Isaac of Spoleto (d. 550), aka Isaac the Syrian, should not be confused with the far famouser Isaac of Syria. Our Isaac emigrated from Syria to Spoleto, where he was given permission to remain in the church (building). There he prayed for two and a half days before being struck by one of the wardens, who called him a hypocrite. Immediately an evil spirit entered the warden. He cried for help, Isaac exorcised him, and before you could say “I’m not really a hypocrite I just like to pray,” people were lined up around the block seeking Isaac’s blessing, offering to build him a monastery, handing him brochures for double-pane windows, and so on. Overwhelmed, he headed out into the sticks to live as a hermit, with the usual results—disciples materialized, a lavra* was formed, and he became a model abbot.
And that’s about all we know about him biography-wise-speaking, but we have lots of great stories. I give you three.
One evening, Isaac instructed his monks to leave their shovels in the garden, and put extra glop in the breakfast pot. While they slept, thieves snuck in to steal from the garden, but upon seeing the shovels they squealed with delight and worked all night digging. In the morning, Isaac thanked them for their work, fed them, and told them to come back any time and take whatever produce they needed. Heh.
Another time, beggars dressed in rags begged for money for new clothes. Isaac sent a monk to a certain tree in the woods, and he came back with beautiful new clothing for the beggars. Which, of course, was the beggars’ own. Heh, heh.
Yet another time, a man sent his servant with two baskets of meat (or beehives) for the monks, but he hid one and only brought one to the lavra. “Thank you,” Isaac said. “But let me warn you: some poisonous snakes have crawled into the other basket (or beehive). You could get bit.” He might well have added, “Here, take this shovel.”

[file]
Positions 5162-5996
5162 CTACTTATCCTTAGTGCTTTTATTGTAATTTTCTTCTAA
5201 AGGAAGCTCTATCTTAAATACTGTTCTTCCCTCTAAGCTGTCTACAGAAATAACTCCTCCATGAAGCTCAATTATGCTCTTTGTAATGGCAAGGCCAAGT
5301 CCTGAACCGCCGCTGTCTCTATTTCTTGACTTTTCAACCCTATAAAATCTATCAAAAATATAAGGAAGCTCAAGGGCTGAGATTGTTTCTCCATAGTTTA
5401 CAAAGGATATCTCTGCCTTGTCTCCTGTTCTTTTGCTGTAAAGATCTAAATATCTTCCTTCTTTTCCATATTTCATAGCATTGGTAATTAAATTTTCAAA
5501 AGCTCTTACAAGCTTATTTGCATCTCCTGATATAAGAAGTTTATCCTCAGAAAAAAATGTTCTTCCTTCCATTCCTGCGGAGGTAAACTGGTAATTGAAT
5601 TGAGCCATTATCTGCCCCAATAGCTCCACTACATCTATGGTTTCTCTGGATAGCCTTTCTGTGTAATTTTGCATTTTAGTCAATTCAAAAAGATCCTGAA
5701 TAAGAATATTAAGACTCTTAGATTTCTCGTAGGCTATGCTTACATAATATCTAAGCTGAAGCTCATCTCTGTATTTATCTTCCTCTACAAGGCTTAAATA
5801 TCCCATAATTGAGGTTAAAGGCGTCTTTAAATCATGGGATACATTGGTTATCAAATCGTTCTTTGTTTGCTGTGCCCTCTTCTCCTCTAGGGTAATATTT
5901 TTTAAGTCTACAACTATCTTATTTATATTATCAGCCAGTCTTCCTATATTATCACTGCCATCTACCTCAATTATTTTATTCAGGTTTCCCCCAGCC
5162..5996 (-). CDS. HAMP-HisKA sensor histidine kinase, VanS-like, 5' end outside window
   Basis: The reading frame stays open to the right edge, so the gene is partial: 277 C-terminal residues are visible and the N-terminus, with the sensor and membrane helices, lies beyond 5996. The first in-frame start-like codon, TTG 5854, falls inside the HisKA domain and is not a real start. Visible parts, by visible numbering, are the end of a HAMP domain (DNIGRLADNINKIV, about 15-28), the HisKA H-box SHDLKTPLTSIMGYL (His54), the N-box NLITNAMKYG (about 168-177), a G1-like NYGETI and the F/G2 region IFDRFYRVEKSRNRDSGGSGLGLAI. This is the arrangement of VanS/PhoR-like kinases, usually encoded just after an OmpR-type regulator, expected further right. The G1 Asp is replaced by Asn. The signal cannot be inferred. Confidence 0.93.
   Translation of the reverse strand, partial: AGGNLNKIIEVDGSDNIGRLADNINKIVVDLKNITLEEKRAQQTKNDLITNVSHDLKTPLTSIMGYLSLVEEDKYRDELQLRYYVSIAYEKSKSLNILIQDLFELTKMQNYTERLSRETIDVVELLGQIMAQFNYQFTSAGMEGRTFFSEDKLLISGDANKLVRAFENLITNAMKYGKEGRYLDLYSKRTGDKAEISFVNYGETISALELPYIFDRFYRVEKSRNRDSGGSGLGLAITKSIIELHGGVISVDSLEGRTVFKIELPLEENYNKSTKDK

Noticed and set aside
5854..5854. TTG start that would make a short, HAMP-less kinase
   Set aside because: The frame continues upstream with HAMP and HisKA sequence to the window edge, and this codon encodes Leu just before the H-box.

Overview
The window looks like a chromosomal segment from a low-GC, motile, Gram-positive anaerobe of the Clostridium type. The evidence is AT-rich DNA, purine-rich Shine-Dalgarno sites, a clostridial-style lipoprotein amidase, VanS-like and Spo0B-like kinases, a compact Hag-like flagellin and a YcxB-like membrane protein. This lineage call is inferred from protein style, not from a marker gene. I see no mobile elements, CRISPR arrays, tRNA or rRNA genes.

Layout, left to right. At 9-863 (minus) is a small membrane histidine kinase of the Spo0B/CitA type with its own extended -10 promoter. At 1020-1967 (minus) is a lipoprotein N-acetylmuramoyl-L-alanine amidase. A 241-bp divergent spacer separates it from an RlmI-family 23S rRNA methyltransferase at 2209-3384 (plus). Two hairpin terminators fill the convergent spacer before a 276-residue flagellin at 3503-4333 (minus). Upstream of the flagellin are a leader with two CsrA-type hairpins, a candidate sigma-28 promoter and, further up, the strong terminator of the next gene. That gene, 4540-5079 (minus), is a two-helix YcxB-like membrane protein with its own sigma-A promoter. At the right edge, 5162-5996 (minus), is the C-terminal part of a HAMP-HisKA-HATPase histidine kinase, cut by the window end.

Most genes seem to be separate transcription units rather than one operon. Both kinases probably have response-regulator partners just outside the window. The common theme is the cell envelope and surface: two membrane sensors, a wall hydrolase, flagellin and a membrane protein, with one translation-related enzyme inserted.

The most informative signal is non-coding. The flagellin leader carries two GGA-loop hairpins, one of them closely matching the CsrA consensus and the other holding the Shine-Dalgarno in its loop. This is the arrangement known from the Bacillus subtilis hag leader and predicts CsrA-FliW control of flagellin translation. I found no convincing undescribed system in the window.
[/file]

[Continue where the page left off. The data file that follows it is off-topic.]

Gregory the Great, who wrote these things, said Isaac’s sense of humor ran toward “extreme joviality.”
Sabas the Goth (334–372) was zealous unto annoying. When the Christians in his town were commanded to eat meat sacrificed to idols, some of their pagan relatives conspired to swap out the guilty meat with innocent meat, so the Christians could eat it with a clear conscience. “No true Christian would do such a thing!” Sabas said, wringing his hands and/or pointing his finger. He was so obnoxious they kicked him out of town, but soon everybody cooled down and welcomed back. A year later, the officials came around asking, “Have you any Christians?” The pagans were going to say they’d all gone away, but Sabas made such a fuss, they instaed said, “Just one.” The officials took one look at Sabas and decided to go persecute somewhere else.
The next year, Sabas was staying with a priest named Sansala. The officials raided the house, bound Sansala, and dragged him out of the narrative. Sabas himself, naked, was bound and dragged through the briars, and also whipped and whapped. When day came, he pointed out that despite his rough treatment, he had no wounds or marks. (We are not told he said “nyah nyah nyah.”) His captors tied him to a makeshift rack. When they stopped for the night, a peasant woman untied him, and he helped her fix breakfast for everybody (hopefully with at least an apron on). The officials were told to kill him, but as they dragged him off, one of them said, “Nobody’s going to know if we let him go.”
“Whoa, what are you saying?” Sabas said. “I’m all set to wear the martyr’s crown and you’re getting cold feet? Get on with it.” So they tossed him in the river and held him under with a log until they were sure he was good and dead. His body was found by local Christians and shipped to Cappadocia, along with the story you just read.